Exercise Component is Crucial to Your Fat-loss Program

For years, educated fitness instructors have been recommending a combination of dietary intervention and low intensity aerobic exercise to change body shape, reduce the level of body fat, reduce blood pressure, increase aerobic capacity, reduce the harmful types of cholesterol (Low Density Lipoproteins, or LDL), and increase the beneficial types of cholesterol (High Density Lipoproteins, or HDL).

At times, we felt like we were talking in a wilderness.

The mainstream media and health education programs covering fat loss and a lowering of heart risk factors seemed to have all their emphasis on reducing total food intake ("dieting"), and neglected to add in an increase in physical activity.

For example, in 1987 the American National Institute of Health put out a report called the National Cholesterol Education Program, with guidelines for the detection, evaluation, and treatment of high blood cholesterol in adults, which had not even a mention of the therapeutic potential of increased exercise levels.

And yet, studies have consistently shown that increased physical activity and physical fitness are strongly associated with the loss of bodyfat and a decreased risk of coronary heart disease. To be truthful, studies have shown that a modified diet alone is able to significantly reduce body fat in men and women.

However, although body fat is reduced, there are no significant changes in body shape unless exercise is added to the program. The main reason that people get involved in modifying diet and starting exercise is because they want a more desirable body shape.

A body fat reduction diet must be high in complex carbohydrates (55 percent of total energy intake), low in fats (30 percent of total enemy intake, with saturated fats reduced to 10 percent or lower), with dietary cholesterol less than 300mg per day.

If you are a man or a woman interested in changing your body shape to get a slimmer waist, then add an exercise component to your fat-loss program.

The Stanford experiment showed clearly that men get reductions in their waist measurement by diet alone, but women don't! If you're female, and you want a slimmer waist, then you must be exercising regularly.

The exercise must be aerobic exercise.

Aerobic exercise uses fat as a fuel, is low intensity (no muscle fatigue in any muscle, and slow enough so that you don't get out of breath), uses a combination of large muscle groups, and is long duration (with a minimum of five minutes of preparation, 20 minutes of exercise, and five minutes of recovery).

You just can't spot reduce the size of your waist by doing lots of situps or trunk twists, or spot reduce your thighs by doing lots of leg raises. Specific muscle exercises will tone the muscles under the fat, but won't reduce the level of fat.

This combination of exercise and dietary modification is the basis behind the development of "New Body" style exercise classes. In order to be effective these classes must be low intensity and go continuously for at least 30 minutes.

Increasing the intensity by carrying hand weights heavier than one kilogram (2.5 pounds), or running during the class, or by trying to "burn out" the muscles with sustained muscle contractions, will reduce the fat reduction effectiveness of these classes.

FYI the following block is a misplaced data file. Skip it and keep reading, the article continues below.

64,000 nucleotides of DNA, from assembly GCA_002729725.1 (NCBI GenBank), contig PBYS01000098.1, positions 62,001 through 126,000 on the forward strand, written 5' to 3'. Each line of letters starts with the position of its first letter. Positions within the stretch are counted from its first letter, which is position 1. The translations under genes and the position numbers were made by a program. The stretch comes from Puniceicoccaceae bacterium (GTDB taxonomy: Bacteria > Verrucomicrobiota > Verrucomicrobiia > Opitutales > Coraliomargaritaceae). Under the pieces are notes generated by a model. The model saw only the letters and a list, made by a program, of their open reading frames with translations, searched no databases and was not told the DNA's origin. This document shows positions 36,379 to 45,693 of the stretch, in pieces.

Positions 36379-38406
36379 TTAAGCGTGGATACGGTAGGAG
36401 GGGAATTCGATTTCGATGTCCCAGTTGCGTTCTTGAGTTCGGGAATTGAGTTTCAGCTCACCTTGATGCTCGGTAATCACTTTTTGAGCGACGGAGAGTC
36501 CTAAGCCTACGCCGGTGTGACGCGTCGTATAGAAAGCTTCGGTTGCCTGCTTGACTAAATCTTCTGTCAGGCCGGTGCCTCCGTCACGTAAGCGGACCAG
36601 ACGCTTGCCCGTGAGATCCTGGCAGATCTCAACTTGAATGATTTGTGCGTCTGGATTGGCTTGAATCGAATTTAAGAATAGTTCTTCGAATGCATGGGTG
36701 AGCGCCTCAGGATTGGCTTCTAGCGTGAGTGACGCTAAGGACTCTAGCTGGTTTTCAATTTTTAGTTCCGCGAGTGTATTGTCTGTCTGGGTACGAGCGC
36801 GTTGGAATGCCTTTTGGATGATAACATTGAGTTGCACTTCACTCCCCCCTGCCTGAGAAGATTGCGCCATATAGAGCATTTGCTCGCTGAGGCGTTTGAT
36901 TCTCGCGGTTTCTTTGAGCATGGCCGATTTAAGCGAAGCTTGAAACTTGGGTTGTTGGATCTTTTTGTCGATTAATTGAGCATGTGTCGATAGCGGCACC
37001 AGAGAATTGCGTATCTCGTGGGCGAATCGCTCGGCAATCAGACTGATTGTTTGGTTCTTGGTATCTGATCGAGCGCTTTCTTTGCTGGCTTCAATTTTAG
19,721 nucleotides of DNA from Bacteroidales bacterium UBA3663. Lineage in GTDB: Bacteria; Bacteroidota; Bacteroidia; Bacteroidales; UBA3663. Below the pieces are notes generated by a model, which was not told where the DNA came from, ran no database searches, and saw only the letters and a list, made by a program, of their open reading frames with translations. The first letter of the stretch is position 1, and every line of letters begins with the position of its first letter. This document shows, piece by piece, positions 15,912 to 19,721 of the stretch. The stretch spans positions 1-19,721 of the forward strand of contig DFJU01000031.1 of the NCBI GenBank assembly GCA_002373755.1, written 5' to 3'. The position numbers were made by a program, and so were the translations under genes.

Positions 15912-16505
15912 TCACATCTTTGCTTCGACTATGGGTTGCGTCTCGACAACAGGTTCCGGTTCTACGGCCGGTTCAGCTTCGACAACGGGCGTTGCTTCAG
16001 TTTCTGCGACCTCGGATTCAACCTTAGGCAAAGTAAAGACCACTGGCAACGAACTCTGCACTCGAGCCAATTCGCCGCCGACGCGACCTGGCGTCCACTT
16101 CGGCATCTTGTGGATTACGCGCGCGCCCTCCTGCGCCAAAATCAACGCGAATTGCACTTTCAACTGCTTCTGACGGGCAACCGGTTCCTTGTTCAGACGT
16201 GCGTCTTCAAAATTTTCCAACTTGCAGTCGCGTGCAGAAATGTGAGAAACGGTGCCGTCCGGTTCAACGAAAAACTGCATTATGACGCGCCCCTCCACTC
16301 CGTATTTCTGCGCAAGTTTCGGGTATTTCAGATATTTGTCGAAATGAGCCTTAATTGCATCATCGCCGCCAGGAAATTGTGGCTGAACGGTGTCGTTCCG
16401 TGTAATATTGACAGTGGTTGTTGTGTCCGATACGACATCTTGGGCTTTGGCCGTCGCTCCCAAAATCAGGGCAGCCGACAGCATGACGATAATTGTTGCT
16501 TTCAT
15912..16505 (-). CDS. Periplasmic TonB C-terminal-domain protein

Long, slow, and low is the best prescription for using exercise to produce a shapely, lean body. The study also showed that men and women react differently to dieting, and to diet and aerobic exercise.

Adding exercise will increase the rate of fat loss.

In this study, adding aerobic exercise to a diet program increased the total fat loss in the men over a year by 81 percent and in the women by 38 percent. Men get a slimmer waist by diet alone, but women need regular aerobic exercise to reduce their waistline.

In women, dieting alone reduces the amount of total cholesterol in the blood, including the level of the good cholesterol (HDL). This happens even though the women have lost bodyfat.

This means that if women diet and don't exercise, then they may be putting themselves at a greater risk of coronary heart disease than if they did nothing! So if you're a male, a few changes to your diet and regular aerobic exercise will get you lean, looking good, and lower your risk of cardiac disease.

If you're a female, you're going to have to make the same changes to your diet, but you will have to do more work. Don't exercise at higher intensities, but exercise at lower intensity more often (5-9 times per week), and for longer at each session (from 30 to 60 minutes).

Whatever your age or sex, the study also showed that regular aerobic exercise and diet modifications will reduce your blood pressure, reduce your risk of coronary heart disease, and increase your ability to get physically involved in everyday activities.

They even found that the 119 male and 112 female subjects got to the stage where they enjoyed the exercise program, even though they started off as sedentary and overweight. So there's even hope for you.

Get out there and start on your modified diet and regular aerobic exercise program today.

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